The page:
Back in Atlanta after celebrating President Barack Obama’s re-election in Chicago, Mayor Kasim Reed sat down with reporters Thursday to discuss what the next four years could bring in the Washington-Atlanta relationship he has helped nurture.
Ignoring predictions of legislative gridlock, Reed said there could be a bipartisan deal to fund massive infrastructure projects such as roads, bridges and tunnels. He hopes for more funding for the Beltline’s rail component. And despite crisscrossing Florida, Ohio and the Sunday talk shows as a reliable Obama surrogate, Reed insisted that the only job he wants is a second term as Atlanta’s mayor.
Q: Why did you push so hard for President Obama on the campaign trail?
A: The president and the administration stood by Atlanta and stood by Georgia. There’s the deepening of the [Savannah] port. The city of Atlanta has received more than $200 million in federal support. We’ve hired 50 new police officers through federal support, 75 new firefighters through federal support. … We negotiated the longest water and sewer consent decree extension in America, 13 years. Because of that, I won’t have to raise water and sewer rates.
So when you ask why it was so important to help this president, it’s really because he had helped Atlanta repeatedly for the entire three years I’ve been here.
I do believe our state and the city of Atlanta are well-positioned. I think we’ll have a very good four years with this president.
Q: You’ve been a conduit between red-state Georgia and the White House for a while now, working with Republican Gov. Nathan Deal. Is that going to get tougher in a second term?
A: It’s not going to be tougher for me. I respect Gov. Deal. On the issues that we should not have partisan positions about, we ought to work together. And that’s what we’ve tried to do. Everybody in Georgia agrees that the port needs to be deepened, for example. It’s the fastest growing port on the Eastern Seaboard.
I actually think that’s healthy. I don’t think Georgia should ever be locked out. We should not suffer because a Republican or Democrat occupies the White House.
Q: Speaking of the White House, would you consider making Washington your home, perhaps with a job in the Obama administration?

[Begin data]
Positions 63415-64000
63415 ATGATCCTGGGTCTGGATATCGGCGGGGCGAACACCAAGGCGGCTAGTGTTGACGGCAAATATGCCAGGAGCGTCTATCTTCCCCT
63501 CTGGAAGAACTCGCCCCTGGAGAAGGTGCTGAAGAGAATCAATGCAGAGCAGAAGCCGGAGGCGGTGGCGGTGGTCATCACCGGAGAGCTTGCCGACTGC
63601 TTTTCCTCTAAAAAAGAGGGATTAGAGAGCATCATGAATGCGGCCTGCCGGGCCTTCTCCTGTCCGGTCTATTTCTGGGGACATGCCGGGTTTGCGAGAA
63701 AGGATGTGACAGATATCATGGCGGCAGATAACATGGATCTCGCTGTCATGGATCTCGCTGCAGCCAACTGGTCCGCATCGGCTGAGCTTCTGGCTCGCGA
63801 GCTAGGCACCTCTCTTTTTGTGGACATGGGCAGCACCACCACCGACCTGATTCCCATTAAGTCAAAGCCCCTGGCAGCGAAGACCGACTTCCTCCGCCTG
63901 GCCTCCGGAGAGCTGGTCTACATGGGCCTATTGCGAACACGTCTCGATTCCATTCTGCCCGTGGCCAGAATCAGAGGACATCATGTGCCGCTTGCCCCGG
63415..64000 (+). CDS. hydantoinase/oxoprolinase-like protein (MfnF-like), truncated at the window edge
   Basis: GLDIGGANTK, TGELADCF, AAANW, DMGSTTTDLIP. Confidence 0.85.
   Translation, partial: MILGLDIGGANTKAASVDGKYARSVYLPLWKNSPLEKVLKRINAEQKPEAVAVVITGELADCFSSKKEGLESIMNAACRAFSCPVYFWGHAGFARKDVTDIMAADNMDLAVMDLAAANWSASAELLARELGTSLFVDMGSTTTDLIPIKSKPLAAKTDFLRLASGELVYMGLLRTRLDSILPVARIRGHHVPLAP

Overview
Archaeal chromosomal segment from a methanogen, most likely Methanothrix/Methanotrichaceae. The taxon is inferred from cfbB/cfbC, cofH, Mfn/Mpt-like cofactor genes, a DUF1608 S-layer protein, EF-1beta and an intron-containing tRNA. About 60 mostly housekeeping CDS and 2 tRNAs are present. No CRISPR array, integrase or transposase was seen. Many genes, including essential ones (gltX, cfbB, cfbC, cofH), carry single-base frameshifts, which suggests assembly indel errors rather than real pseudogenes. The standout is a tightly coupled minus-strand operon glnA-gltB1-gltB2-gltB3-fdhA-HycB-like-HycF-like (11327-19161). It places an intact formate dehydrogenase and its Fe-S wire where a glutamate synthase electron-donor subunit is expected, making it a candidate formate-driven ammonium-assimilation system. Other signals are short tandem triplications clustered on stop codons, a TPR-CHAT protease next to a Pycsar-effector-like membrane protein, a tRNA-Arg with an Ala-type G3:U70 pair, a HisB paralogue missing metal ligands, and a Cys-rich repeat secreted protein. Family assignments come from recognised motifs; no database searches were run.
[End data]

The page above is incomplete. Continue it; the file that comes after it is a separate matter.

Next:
A: No way. My home’s in Atlanta. I’m going to offer myself for re-election as mayor. That’s the only job I want. And if I’m fortunate enough to be re-elected, I’m going to serve out my term. I think it’s very important that I finish the job I started. Those folks that are close to me know I like being home. There’s no job in Washington that’s cooler than mine or that I feel better about. That’s the lane I’m in.
My life has played out about like I wanted it to. I feel good. I’m the mayor of my hometown. I don’t have any interest, I’m not going to seek any position, nor will I be responsive to any offer. I want to be a two-term mayor.
Q: What will be some of your main requests of the federal government?
A: My long-term efforts are going to be around, I would like to see additional funding for the Atlanta Beltline’s rail component, so we can do more of that without burdening taxpayers. I think the Atlanta Beltline remains a transformational project.
Also — this is only my thinking — but the only thing Atlanta lacks is access to water. It would be my dream to have high-speed rail that would allow you to get off work at 5 and be in Savannah by 6:15. We’ve got the fastest-growing port on the Eastern Seaboard, the dominant airport. I’m hopeful we could secure federal support for that. I think having high-speed rail would change the game for us.
I think it will change the entire economy. I believe there’s going to be funding for that. I don’t think there would be a large amount of grant money, with a check being written to the state. But you will get money at very low interest rates, maybe with infrastructure banks.
I happen to believe a lot will get done in the next year. You will see an infrastructure deal. The question is going to be, who gets it? Historically, Democrats and Republican have agreed that roads, bridges, tunnels and ports are things we need to be first on. I think you’re going to see a deal within 16 months, a big infrastructure deal. The question is, will Atlanta and Georgia be in the queue?
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